Fevers in Cats
How can you tell if your cat has a fever? In humans, a kiss of a warm forehead may give you a clue. But you can’t tell if your cat has a fever by feeling for a warm, dry nose, as many people believe. The only way to know for sure -- with either a human or a cat -- is to take its temperature.
A normal temperature in cats ranges from 100.4º to 102.5º Farenheit. A fever in cats occurs when temperatures rise above 102.5º F. Although fevers may be helpful in fighting disease, a fever higher than 106º F can damage organs. Contact the vet right away if your cat has a high fever.
Learn about the causes, signs, and symptoms of fevers in cats and what you need to know about taking your cat’s temperature and caring for a cat with a fever.
Causes of a Fever in Cats
An increase in body temperature above normal is called hyperthermia. Abnormal or unregulated hyperthermia in cats may result from being in a very warm environment or having increased muscle activity, for example. However, a fever is a specific, regulated type of hyperthermia. It develops when the set point is increased in the hypothalamus, a part of the brain that acts as the body’s thermostat. A fever usually results when the immune system is activated by conditions such as:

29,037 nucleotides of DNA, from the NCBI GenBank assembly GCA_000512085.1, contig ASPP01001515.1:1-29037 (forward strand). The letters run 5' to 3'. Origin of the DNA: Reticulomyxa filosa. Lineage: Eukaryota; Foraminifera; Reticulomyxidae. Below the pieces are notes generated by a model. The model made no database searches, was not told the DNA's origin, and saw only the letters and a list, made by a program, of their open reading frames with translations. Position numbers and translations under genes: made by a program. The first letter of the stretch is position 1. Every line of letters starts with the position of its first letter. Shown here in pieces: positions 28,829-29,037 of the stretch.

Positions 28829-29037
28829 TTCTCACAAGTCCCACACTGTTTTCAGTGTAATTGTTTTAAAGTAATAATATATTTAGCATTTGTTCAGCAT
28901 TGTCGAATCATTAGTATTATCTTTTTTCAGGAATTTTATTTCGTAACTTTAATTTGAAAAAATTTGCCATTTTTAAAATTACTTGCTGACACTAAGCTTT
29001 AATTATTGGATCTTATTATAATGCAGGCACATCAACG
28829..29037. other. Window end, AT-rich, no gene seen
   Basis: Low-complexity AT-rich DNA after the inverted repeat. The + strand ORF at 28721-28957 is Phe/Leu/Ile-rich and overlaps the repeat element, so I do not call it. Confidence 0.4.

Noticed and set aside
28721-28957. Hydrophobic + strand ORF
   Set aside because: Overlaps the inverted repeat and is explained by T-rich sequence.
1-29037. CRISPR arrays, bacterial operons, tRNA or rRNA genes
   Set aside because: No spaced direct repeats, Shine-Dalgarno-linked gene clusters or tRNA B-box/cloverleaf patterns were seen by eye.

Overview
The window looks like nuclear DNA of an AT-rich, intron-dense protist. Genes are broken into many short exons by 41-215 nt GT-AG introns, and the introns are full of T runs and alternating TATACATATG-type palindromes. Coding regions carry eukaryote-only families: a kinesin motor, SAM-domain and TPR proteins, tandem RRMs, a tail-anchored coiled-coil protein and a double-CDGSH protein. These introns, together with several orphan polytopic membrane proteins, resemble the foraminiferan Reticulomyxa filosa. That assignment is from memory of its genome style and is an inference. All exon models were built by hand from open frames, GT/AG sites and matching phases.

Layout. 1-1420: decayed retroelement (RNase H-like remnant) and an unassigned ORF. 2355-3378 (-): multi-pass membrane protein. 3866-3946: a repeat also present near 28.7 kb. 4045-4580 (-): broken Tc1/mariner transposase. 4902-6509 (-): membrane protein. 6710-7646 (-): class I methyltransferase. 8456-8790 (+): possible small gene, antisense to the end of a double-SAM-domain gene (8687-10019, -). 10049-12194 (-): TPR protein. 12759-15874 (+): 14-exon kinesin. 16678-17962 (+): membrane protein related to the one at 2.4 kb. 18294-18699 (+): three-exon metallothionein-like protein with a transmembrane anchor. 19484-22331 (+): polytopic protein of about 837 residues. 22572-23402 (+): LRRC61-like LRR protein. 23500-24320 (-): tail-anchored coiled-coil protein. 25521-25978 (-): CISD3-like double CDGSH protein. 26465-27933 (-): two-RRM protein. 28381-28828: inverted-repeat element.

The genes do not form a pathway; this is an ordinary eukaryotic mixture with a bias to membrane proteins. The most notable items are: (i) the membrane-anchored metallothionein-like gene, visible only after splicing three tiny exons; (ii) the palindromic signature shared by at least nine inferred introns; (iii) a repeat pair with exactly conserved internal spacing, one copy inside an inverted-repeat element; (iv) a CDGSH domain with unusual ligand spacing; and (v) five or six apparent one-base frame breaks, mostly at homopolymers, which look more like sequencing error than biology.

- A bacterial, viral, or fungal infection
- A tumor
- Injury from trauma
- Certain medications
- Diseases such as pancreatitis or lupus
A fever for more than two weeks with no apparent reason is called a fever of unknown origin (FUO).
Signs of a Fever in Cats
Diseases that cause a fever in cats can also cause certain telltale behaviors. These behaviors, which evolved in wild animals to help them survive illness, allow cats to conserve the necessary energy to produce a fever. Fevers fight disease by stimulating the immune system and slowing growth of bacteria and viruses.
Watch for these signs of a fever:
- Loss of appetite
- Lack of energy or activity
- Decreased drinking
- Decreased grooming
- Shivering or rapid breathing
Your cat may also display other specific signs of illness, such as sneezing, vomiting, or diarrhea.
Tips for Taking a Cat’s Temperature
The only way you can know for certain that your cat has a fever is to take his temperature.
A pediatric rectal thermometer is the most accurate method for taking a cat’s temperature. A digital thermometer is safer than a glass thermometer. It won’t shatter if you drop it, and it gives a signal when it’s time to check the reading. You can buy one from your vet or at the drug store.
1. Before you begin, get out all the supplies you’ll need:
- The thermometer
- A lubricant for the thermometer, such as petroleum jelly
- Alcohol and paper towel to clean the thermometer
- A cat treat